The Right Entity
One of the basic elements of a contract is to know who you’re dealing with. (No, Who’s on first). If you are representing an LLC or Corporation, make sure the LLC or Corporation is identified as the party to the contract. If you identify yourself as a party, you can become individually liable for the contract. And if you created an LLC or Corporation to limit your individual liability, naming yourself as a party defeats to purpose of doing that.
The Right Name
You might be dealing with an entity with a fictitious name (or “DBA – doing business as” designation). Many sole proprietors operate under a dba. My preference would be to identify the actual entity in addition to the dba. So, for example, if I were a sole proprietor but operated under the dba “The Best Company Ever”, I would identify the party to the contract as “Leland Faux dba The Best Company Ever.” It’s not necessary to do this, after all you are legal entitled to operate under the dba, so it may be more a matter of personal preference. I would not want someone to think I’m a corporate entity if I’m really a sole proprietor because I don’t want that person to think I’m something I’m not.
The Right Licenses
It is also important to ensure that the entity you are dealing with has an active and licensed business. If they are not, they are not authorized to do business. This could jeopardize the stability of your contract. In Nevada, you can check the status of a company through the Secretary of State and you can check licenses in Clark County, Las Vegas, and Henderson. If you’re dealing with a profession such as a contractor, lawyer, doctor, accountant, etc., you’ll want to confirm that they are licensed with their respective board. If they are not, the contract may be unenforceable. I’m not saying that you have to do the legwork to confirm the licensing status of a business each and every time you enter into a contract. But it might be a good idea to check–especially if a contract is going to have a significant impact on your business. These types of checks become even more important if you are buying or selling a business.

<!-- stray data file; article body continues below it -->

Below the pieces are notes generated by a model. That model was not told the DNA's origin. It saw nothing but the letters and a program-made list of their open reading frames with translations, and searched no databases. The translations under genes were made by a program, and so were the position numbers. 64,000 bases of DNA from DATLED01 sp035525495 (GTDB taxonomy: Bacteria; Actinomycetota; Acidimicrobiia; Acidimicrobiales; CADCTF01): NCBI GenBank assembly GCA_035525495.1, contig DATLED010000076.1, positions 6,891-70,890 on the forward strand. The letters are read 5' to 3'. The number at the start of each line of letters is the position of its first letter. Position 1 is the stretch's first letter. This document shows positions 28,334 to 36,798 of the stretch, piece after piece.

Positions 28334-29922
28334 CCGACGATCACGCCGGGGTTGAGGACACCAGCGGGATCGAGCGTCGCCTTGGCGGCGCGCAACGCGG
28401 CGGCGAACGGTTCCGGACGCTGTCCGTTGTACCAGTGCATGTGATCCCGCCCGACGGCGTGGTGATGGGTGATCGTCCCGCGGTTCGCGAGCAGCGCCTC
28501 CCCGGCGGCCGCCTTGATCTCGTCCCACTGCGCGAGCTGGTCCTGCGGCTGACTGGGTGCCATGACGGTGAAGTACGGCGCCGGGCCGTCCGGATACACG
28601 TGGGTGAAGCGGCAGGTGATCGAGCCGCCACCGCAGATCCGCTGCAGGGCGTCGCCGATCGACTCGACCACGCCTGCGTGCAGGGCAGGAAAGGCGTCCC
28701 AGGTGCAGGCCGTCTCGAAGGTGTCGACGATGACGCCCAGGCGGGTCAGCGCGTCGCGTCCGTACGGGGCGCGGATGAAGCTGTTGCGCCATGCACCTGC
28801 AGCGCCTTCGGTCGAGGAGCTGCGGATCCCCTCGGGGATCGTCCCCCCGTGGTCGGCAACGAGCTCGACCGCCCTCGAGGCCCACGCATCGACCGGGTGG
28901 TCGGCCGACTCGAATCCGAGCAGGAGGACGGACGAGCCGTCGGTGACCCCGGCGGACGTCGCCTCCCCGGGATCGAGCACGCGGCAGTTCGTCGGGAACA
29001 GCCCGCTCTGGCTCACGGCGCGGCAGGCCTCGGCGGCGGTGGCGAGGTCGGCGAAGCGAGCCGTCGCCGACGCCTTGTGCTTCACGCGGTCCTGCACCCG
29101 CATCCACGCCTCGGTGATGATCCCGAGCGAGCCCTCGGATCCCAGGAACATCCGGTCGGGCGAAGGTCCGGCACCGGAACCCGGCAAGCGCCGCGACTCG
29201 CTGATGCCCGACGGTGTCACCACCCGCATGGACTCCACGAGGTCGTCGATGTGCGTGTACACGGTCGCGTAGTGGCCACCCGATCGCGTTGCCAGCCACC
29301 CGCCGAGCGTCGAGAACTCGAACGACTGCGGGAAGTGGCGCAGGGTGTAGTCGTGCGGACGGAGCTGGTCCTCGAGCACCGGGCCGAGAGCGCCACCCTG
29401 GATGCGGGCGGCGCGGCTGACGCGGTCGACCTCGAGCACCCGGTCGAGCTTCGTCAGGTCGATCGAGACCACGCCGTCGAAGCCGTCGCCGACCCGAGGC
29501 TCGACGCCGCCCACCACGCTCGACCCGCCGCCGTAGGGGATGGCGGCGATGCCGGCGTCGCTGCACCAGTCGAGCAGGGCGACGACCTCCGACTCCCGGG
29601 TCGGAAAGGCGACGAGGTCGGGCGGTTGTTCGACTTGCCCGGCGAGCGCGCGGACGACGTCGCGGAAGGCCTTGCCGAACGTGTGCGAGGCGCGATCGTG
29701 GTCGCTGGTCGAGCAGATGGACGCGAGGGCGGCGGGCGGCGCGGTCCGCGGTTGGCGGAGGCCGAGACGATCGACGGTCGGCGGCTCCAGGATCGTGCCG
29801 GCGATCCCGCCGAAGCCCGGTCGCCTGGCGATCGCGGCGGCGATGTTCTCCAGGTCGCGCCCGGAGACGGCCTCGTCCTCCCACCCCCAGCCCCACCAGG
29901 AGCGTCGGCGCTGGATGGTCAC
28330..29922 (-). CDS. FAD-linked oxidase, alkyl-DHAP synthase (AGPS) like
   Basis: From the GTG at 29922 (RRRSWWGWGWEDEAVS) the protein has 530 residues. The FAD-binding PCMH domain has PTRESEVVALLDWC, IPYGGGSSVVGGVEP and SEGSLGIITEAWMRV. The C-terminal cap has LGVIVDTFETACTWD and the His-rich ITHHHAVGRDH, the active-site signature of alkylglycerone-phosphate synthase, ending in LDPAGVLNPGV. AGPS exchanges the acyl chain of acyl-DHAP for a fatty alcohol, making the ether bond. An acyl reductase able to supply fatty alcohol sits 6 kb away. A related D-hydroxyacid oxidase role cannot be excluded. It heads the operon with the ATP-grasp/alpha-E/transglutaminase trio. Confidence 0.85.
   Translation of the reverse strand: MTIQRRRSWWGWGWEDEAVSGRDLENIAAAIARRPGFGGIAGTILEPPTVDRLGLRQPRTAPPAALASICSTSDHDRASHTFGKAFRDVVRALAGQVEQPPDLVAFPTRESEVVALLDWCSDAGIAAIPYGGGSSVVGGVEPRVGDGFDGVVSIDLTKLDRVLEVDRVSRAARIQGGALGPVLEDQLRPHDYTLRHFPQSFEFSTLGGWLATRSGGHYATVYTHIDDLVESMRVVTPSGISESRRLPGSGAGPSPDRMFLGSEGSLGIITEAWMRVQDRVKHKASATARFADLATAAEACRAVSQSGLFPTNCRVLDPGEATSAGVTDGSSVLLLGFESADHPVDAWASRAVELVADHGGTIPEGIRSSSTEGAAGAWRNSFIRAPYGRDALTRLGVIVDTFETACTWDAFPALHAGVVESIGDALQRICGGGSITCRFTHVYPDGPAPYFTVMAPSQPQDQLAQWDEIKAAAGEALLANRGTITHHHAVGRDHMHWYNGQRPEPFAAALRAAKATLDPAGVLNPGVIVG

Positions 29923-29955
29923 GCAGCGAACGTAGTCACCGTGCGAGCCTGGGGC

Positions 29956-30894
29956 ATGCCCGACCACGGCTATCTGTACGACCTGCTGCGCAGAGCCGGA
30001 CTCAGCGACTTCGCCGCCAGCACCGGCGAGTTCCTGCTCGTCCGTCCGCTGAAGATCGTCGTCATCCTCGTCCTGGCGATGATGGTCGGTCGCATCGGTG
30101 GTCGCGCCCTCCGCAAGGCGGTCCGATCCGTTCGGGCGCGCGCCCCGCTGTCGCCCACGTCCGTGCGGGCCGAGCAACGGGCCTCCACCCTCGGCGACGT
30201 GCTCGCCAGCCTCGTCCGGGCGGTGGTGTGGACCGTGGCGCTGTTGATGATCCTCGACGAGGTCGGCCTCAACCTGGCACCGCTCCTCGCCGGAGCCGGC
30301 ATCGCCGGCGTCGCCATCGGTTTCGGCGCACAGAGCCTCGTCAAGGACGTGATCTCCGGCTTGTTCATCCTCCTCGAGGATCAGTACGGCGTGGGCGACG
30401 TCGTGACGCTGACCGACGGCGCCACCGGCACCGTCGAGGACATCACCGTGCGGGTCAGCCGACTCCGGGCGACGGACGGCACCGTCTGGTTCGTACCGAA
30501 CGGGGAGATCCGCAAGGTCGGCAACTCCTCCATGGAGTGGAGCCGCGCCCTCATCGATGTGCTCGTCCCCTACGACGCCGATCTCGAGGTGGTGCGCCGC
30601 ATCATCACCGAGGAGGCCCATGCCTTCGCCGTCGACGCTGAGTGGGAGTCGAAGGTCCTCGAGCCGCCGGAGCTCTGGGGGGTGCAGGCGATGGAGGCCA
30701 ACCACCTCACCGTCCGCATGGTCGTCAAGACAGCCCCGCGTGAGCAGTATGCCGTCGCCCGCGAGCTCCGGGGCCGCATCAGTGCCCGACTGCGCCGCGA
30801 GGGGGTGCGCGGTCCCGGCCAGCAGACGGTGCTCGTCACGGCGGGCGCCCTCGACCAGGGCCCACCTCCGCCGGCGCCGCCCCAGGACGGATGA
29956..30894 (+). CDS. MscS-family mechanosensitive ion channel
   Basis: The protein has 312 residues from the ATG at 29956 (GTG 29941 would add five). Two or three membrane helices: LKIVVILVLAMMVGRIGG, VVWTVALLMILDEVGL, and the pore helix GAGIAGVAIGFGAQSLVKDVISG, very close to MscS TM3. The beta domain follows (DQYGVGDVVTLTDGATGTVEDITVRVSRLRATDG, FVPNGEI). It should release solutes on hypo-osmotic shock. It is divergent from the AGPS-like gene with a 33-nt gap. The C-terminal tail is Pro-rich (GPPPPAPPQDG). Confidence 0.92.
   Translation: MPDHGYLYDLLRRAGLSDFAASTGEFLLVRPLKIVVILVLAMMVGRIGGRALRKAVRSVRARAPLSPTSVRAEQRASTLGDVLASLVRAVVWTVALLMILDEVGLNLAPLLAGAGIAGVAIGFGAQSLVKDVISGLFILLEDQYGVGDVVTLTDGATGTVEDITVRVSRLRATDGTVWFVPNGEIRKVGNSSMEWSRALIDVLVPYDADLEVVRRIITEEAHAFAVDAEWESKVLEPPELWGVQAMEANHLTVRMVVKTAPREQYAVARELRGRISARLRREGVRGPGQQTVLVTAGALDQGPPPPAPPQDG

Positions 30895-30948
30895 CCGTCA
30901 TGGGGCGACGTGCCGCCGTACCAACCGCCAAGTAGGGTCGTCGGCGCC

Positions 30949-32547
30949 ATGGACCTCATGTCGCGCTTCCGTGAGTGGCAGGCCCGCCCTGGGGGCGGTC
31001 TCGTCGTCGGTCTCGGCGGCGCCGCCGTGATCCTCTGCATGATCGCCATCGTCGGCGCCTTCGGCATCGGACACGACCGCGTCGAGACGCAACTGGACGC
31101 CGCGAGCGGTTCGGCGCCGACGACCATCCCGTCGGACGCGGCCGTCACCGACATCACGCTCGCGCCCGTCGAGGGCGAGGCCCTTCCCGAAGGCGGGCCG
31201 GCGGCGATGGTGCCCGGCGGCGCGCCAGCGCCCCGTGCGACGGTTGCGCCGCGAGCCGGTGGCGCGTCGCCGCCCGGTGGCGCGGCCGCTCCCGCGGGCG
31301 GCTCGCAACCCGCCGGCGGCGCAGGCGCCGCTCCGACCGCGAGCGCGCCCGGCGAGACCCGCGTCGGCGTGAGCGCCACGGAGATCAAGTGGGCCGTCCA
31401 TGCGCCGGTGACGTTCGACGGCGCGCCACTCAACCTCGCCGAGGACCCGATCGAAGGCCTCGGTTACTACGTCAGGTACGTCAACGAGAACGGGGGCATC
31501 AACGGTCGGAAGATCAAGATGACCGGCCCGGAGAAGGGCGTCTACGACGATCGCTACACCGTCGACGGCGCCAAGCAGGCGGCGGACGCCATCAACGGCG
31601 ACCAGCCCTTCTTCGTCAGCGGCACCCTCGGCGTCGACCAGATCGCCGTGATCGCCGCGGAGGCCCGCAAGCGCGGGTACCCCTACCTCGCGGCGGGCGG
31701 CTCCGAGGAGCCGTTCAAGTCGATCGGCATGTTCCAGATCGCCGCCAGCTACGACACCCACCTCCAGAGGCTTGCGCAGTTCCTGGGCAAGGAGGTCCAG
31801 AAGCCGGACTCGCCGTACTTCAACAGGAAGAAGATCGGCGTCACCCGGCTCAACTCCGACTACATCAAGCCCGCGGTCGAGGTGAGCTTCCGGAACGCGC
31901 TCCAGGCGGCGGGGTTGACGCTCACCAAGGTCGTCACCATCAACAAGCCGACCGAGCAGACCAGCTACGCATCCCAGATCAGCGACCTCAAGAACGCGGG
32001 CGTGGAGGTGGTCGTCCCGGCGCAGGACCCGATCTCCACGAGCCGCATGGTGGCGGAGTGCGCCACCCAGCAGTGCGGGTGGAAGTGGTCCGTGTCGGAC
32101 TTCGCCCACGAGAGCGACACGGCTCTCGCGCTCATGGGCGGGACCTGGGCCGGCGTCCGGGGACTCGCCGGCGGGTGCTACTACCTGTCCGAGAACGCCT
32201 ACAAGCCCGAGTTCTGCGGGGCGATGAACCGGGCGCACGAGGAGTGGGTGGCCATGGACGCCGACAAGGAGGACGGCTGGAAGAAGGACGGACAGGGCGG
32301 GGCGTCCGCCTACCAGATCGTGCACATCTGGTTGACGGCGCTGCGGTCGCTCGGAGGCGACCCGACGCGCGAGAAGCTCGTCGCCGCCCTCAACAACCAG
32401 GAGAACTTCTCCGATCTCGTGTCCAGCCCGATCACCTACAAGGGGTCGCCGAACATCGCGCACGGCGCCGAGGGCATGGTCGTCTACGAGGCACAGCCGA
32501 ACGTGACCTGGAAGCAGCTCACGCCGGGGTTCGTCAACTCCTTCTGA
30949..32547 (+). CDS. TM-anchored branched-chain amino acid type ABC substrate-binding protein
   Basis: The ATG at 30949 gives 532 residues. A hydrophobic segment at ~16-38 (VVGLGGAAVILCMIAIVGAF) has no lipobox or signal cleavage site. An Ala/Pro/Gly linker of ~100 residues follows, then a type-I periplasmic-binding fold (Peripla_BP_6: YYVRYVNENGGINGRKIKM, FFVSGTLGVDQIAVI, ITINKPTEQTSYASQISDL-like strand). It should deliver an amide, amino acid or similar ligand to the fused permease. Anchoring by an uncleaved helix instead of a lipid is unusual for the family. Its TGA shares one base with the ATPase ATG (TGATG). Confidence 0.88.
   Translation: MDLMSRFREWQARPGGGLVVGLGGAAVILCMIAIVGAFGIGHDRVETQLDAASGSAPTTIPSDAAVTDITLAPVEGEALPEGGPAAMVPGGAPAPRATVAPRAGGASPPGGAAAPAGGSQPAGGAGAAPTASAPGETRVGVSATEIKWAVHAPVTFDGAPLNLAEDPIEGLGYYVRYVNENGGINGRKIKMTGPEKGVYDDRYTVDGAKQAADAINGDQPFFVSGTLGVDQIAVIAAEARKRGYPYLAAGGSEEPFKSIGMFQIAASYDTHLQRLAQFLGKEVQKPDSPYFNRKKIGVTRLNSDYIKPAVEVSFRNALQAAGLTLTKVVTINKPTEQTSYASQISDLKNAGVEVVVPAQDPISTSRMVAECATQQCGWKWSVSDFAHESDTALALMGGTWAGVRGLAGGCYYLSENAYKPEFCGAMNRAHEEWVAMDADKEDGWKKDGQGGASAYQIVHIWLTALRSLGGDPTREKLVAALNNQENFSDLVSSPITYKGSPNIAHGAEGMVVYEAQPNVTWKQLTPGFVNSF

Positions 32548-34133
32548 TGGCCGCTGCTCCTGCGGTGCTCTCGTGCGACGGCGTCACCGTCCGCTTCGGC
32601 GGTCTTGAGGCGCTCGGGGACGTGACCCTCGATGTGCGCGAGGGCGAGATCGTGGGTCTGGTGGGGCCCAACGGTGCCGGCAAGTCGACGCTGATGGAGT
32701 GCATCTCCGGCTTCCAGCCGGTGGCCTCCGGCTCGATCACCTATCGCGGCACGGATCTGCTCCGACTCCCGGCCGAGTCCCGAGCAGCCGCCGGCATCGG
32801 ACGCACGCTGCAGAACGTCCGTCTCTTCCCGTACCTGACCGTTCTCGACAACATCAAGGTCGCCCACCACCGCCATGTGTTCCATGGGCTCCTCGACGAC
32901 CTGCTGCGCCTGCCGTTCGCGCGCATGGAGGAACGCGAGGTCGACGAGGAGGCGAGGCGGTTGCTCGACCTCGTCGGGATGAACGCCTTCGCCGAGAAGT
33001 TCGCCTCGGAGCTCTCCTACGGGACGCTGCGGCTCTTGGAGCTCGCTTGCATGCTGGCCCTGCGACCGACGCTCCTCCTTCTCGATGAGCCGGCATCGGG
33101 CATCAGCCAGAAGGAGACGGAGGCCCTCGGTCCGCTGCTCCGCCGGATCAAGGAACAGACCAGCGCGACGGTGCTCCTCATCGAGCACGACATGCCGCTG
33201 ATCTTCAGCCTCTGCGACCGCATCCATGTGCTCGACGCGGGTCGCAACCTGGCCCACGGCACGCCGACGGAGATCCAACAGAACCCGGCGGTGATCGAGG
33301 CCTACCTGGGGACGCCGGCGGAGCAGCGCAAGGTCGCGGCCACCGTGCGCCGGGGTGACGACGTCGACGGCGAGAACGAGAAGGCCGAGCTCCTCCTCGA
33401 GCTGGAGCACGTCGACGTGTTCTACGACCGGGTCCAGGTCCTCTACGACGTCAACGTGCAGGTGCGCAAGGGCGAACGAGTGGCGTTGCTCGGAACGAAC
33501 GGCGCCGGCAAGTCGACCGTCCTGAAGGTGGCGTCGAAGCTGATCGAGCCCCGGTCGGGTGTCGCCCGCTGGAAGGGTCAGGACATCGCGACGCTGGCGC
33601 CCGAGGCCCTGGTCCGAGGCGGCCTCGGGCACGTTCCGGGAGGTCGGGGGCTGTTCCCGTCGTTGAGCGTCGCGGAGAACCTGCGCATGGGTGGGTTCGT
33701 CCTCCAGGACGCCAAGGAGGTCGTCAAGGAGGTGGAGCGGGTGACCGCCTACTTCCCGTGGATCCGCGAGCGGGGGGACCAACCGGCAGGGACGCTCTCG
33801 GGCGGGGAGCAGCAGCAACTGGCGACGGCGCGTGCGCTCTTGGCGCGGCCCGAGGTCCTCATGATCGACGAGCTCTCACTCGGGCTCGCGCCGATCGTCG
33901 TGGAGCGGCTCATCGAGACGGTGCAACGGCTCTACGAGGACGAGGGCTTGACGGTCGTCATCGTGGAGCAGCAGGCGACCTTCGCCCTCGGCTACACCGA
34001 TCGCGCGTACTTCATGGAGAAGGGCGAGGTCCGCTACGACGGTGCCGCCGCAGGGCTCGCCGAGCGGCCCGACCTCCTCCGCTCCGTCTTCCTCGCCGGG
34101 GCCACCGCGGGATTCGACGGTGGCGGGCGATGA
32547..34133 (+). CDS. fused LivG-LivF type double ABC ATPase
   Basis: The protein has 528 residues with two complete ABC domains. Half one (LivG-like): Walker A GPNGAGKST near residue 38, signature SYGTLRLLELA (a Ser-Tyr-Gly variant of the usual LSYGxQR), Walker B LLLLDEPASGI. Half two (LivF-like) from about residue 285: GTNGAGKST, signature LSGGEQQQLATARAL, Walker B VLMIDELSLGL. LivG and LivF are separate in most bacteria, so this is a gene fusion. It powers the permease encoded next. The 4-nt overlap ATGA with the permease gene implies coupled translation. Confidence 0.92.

What About Your Business?
Surprisingly (or not), it can be easy to overlook some of these issues. If you are a sole proprietor, you may have thought it would be a good idea to call your business by some name, but have never done a fictitious name filing. It never hurts to make sure your ducks are in a row.
Read More on Contracts:
The Anatomy of a Contract
Your Contract has Problems. They all do.
How much will it cost to have your attorney look over your contract?
Contract Terms 1: The Parties – You’re reading this now!
Contract Terms 2: The Recitals
Contract Terms 3: Avoid Hanging Chads
Contract Terms 4: Contract Drafting Hack (kind of)
Contract Terms 5: The Boilerplate
Contract Terms 6: How to Properly Sign a Contract